In addition, the ratio of the voltage drop Vr across R1 to the reference voltage Vs across R1 and the two resistances 21 and 22 each having a value R2/2, is given by: ##EQU2##
Substituting Vs/vr for ##EQU3## in Equation (1) yields: ##EQU4##
Since Vr = Avr substituting the value for A in Equation (3) yields: ##EQU5##
From Equation (4), it is thus evident that the amplified reference Vr is proportional to the ratio of the feedback resistance Rf divided by the reference resistance R2, times the applied reference voltage Vs, all of which are of fixed values and thus independent of the gain A of the amplifier system.
Referring to FIG. 2, there is shown the output of the amplifier system for an input differential signal Ei depicted at 25 in FIG. 1 for a given gain A1 for the amplifier system as set by the resistance R1. Before the input signal is applied, the output is a differential voltage Vr, half of which comes from each side of the operational amplifiers. These are constant values. When the input signal Ei is applied, the signal adds or subtracts from the amplified reference voltage Vr and appears as two independent signals 26 and 27 out of phase with each other.
When the gain of the amplifier system is changed by adjusting the resistance R1 to an increased gain; for example, A2, the gain associated with the amplifier input signal Ei is changed; that is, the output signal is increased as illustrated by the two amplified signals 28 and 29 again out of phase with each other, the same riding the reference voltage Vr signals. It will be noted, however, that the reference voltage Vr is unchanged from the condition of FIG. 2 to the condition of FIG. 3 wherein the gain of the amplifier system has been increased to increase the amplification of the input signal.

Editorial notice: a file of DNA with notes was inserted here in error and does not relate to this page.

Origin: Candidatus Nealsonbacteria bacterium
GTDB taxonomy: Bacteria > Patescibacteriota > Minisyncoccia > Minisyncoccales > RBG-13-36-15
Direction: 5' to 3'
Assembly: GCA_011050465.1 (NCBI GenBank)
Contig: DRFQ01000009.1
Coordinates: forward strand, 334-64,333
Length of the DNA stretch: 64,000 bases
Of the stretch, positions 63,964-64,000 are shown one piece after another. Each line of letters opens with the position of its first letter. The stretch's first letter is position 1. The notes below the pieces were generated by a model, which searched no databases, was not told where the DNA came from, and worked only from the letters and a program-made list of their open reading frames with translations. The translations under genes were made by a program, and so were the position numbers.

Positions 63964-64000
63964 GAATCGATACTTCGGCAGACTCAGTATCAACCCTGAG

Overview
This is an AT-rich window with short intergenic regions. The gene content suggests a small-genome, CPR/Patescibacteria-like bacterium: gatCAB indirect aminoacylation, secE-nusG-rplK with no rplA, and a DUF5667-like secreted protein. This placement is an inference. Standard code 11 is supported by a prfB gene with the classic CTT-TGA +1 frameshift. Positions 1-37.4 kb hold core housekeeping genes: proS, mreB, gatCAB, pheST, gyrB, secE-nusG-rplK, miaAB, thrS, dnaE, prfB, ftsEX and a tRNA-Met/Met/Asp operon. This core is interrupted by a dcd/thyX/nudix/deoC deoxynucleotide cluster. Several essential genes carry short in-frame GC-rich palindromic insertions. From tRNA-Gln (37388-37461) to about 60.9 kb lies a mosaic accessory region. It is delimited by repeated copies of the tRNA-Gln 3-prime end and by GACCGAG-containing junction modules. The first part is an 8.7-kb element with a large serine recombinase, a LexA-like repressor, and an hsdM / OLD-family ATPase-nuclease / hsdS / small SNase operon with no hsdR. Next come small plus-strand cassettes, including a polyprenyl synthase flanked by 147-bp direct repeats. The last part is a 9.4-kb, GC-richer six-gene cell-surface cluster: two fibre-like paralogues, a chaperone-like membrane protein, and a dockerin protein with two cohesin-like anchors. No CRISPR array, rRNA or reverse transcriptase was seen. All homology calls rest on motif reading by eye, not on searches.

If R1 is set to a constant value, it will be evident from previous Equations (2) and (4) that: ##EQU6##
From the foregoing two Equations ##EQU8##
Thus, Ei is defined by measuring the ratio of the output voltages (Eo/Vr) times the voltage constant Vs and the resistance ratio (R1/R1+R2) which, for amplifiers having open loop gains in excess of 20,000, is independent of the amplifier gain characteristics.
The value for Vr is determined by measuring this voltage when the input terminals to the operational amplifiers 23 and 24 of FIG. 1 are shorted together. This shorting can be accomplished by providing a shunting switch S-1 as shown in the first input lead 23 in FIG. 1 which, when thrown to the dotted line position simply shunts the first and second input terminals.
From all of the foregoing, it will thus be evident that the foregoing invention has provided an amplifier system wherein it is possible to vary the gain of an input signal without affecting a desired reference voltage.